Camel No. 9 went retail in early 2007 and its avant-garde packaging immediately became the target of criticism by anti-smoking groups. The shiny, sleek black boxes with fuchsia and teal trim and their accompanying ads feature florals, lace and carry the slogan “Light and Luscious.” One such ad in the series promises a longer cigarette that’s “Now available in stiletto.” Critics have charged the ads to be potentially misleading, among other things. Ironically, newspaper reports noted that a congressional group said it had been rebuffed by major women’s and fashion magazines in their effort to get the magazines to stop publishing the Camel No. 9 ads. Perhaps the magazine publishers’ reaction is a barometer of the public’s patience wearing thin with the seemingly endless anti-cigarette campaign as the world grapples with other more substantive issues.
In a letter from the American Legacy Foundation, a group formed after the 1998 settlement between the states and the tobacco industry, to R.J. Reynolds Chairman Susan Ivey, the foundation demanded that the company “remove Camel No. 9 today.” In sympathy, a group of more than 40 US Congress members, led by Representative Lois Capps expressed disappointment that 11 women’s magazines continue accepting the ads.
In response, Vogue’s publisher wrote in a letter that Congress should create legal guidelines, and that “any other pressure or coercion...is at odds with the basic fabric of our country’s legal system.” Similarly, Glamour responded that it appreciated the health concerns, but “the Camel ads in question do comply with the Master Tobacco Settlement Agreement.” W magazine agreed to further discuss this issue but did not disclose whether it would continue or stop running the ads. Four of RAI’s eight top executives are women.
R.J. Reynolds maintains that the brand is directed to adult smokers of competing brands. “Interest from adult male smokers has been stronger than expected,” said a spokesperson. “The colors and packaging simply accentuate the style and the brand’s premium nature.” He said the company is pleased with initial sales, saying the brand had achieved an average share for the second quarter of almost 0.5%. “Adult smokers are trying it and like it,” he said.
Also in August, R.J. Reynolds Tobacco Company, along with other major US tobacco companies, received a favorable decision from the California State Supreme Court, which affirmed a lower court’s dismissal of a class-action lawsuit against cigarette manufacturers and overruled a 1994 California Supreme Court decision regarding marketing and advertising activities in the state during the 1990s. The State Supreme Court noted that the free speech guarantee of the First Amendment applied as “…cigarette advertising concerns lawful activity because it is addressed to adults who can legally purchase and use cigarettes.”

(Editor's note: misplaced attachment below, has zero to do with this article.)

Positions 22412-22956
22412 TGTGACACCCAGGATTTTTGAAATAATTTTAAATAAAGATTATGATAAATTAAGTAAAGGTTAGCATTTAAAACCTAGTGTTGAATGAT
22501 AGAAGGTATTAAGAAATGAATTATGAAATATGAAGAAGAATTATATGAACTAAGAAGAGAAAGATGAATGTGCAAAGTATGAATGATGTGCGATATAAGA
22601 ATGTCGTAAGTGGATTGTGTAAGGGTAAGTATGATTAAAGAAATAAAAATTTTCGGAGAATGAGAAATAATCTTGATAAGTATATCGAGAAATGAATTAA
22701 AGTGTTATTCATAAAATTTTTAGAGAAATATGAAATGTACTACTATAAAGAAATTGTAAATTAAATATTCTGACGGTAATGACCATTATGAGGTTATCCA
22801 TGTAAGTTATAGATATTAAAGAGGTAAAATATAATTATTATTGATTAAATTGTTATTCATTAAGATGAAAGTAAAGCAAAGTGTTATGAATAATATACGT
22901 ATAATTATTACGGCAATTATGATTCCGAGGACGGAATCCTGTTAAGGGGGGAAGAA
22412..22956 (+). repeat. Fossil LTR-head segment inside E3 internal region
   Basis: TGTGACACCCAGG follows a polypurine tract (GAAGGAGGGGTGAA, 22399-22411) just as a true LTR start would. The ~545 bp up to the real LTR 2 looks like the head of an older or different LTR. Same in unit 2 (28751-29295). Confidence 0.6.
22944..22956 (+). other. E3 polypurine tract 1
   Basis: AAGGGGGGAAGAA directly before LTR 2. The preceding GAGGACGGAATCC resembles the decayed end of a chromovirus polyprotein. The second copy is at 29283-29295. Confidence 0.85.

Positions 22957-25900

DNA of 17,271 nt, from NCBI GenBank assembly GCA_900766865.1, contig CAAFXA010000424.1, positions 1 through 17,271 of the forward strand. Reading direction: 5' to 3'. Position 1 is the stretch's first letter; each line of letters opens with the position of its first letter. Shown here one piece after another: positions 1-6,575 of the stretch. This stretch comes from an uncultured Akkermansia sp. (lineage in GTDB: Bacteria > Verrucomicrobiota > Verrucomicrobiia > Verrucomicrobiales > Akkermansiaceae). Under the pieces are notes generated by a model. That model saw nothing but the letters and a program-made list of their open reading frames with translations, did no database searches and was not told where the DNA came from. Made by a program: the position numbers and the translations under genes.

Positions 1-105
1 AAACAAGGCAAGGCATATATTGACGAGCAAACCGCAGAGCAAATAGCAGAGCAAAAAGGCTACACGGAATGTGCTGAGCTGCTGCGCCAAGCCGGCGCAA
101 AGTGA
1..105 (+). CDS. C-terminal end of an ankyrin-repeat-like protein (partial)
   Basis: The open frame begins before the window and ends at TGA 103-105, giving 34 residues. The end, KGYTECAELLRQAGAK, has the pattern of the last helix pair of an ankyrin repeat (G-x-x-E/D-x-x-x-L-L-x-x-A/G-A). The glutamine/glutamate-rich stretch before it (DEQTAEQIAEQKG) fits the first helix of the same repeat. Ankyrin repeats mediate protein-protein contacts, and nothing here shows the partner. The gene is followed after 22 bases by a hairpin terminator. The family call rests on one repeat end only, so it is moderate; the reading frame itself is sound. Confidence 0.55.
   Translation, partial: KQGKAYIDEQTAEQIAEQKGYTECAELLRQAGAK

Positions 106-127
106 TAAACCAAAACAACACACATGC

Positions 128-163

Earlier in 2007 R.J. Reynolds Tobacco Company won a patent-infringement lawsuit brought by Star Scientific, Inc. (Star). The Court ruled Star engaged in inequitable conduct before the US Patent Office in obtaining patents involving a method of treating tobacco to substantially prevent the formation of tobacco-specific nitrosamines (TSNAs).
Star filed the suit in 2001, and had sought hundreds of millions of dollars in damages. In February R.J. Reynolds again succeeded in court when the 6th Circuit Court of Appeals upheld a lower court’s ruling to dismiss an antitrust lawsuit brought by Smith Wholesale Co., Inc. of Tennessee and 18 other wholesalers claiming that R.J. Reynolds’ Wholesale Partners Program (WPP) is discriminatory. The court ruled that the company has the right to select its own distributors. The plaintiffs had sought unspecified damages. During the first half the company received the return of $100 mn appeal bond in the Engle case.
In the boardroom John J. Zillmer, 51, Chairman and Chief Executive officer of Allied Waste Industries, Inc., was elected to the board of directors of Reynolds American Inc., last July. He is serving on the board’s compensation committee. Prior to joining Allied Waste, Zillmer spent 18 years in the food-service industry, holding managerial positions with Saga Food Service Corporation, Szabo Foodservice Corporation and ARAMARK Corporation. He retired as president of ARAMARK’s Food and Support Services division in 2004. Allied Waste, headquartered in Phoenix, is the nation’s second-largest waste-management company. Zillmer had served as Allied Waste’s chairman and CEO since May 2005.
Declining consumption, an increasing tax burden, continued litigation, advertising restrictions and a negative public image are the main liabilities confronting tobacco companies such as RAI on a daily basis. But RAI’s operating companies keep rolling forward. While 2007 may one day be looked upon as a “transition year” for RAI, its foundation is solid and no obstacle appears permanent.